Purifying your home’s water supply can mitigate the risks posed by undesirable chemicals and minerals, as well as water-borne diseases. These days, quite a number of households rely on reverse osmosis (RO) water treatment systems to filter out contaminants. These systems render water safe for consumption by reversing its flow, as the name implies, as it passes through a semi-permeable membrane and filters.
RO membranes can either be cellulose acetate or polyamide membranes. Cellulose acetate membranes are layers of fibers—usually plant-based—that allow water to pass through and prevent bar salts from seeping through. These membranes, which are typically fashioned into sheets, are exceptionally durable except when exposed to highly acidic substances and extreme heat. Both factors can degrade the sheets and render them useless.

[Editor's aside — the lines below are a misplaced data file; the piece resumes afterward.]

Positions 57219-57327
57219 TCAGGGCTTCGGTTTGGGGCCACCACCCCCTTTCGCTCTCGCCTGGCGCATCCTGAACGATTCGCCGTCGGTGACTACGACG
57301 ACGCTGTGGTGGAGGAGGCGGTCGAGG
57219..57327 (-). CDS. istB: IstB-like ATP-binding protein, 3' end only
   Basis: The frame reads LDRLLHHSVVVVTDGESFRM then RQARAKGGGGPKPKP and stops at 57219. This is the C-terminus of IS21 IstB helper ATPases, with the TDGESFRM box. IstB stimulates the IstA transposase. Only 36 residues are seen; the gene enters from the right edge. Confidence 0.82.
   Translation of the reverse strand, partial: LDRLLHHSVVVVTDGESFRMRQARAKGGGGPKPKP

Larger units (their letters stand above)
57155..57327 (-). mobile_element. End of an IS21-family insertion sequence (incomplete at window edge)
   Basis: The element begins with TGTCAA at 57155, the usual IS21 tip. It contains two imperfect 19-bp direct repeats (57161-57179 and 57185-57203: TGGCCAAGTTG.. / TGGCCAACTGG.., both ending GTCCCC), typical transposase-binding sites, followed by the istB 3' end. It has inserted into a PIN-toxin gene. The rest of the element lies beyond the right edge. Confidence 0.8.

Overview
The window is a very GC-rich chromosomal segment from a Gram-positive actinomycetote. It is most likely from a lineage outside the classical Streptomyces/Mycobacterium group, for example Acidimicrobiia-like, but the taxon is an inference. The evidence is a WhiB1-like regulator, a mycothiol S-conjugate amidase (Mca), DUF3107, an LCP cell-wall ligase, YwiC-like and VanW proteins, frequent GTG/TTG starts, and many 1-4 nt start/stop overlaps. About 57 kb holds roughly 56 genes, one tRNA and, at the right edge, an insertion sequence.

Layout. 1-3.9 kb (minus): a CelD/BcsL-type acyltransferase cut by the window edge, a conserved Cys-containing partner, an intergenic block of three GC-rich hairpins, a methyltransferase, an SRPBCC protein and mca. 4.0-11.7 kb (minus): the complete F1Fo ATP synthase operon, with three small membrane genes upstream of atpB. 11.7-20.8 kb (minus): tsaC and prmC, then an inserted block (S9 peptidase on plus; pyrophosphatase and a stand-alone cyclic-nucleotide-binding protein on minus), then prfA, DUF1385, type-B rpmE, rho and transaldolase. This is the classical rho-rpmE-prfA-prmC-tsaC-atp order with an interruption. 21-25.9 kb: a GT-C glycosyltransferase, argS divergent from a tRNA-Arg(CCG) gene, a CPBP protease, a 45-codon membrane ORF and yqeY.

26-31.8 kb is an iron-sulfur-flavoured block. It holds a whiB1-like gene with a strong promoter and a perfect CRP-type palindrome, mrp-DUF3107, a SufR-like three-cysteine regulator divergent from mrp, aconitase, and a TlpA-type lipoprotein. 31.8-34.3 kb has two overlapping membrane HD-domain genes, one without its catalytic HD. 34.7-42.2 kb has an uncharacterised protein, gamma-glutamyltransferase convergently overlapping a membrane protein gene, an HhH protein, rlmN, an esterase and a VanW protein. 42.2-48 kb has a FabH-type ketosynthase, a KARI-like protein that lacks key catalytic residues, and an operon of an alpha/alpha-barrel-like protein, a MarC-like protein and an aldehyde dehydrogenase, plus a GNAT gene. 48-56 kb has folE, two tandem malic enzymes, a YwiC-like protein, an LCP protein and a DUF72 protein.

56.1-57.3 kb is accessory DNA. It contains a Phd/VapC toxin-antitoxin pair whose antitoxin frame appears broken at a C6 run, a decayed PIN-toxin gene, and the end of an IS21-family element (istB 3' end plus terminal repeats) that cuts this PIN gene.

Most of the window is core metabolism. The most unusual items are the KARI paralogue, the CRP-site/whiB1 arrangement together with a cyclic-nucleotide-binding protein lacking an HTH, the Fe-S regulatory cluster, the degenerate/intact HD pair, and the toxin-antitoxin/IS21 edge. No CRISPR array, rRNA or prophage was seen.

Polyamide membranes are similar in form to cellulose acetates, as they are also created in thin sheets. The difference lies in the capacity of polyamide membranes to withstand higher temperatures (up to 35 degrees Celsius) and their superior ability to resist damage due to bacterial buildup.
Choosing either of these two RO membranes for one’s water purifier depends on how badly the water supply needs purifying. More acidic water requires polyamide membranes, while highly salty water calls for cellulose acetate.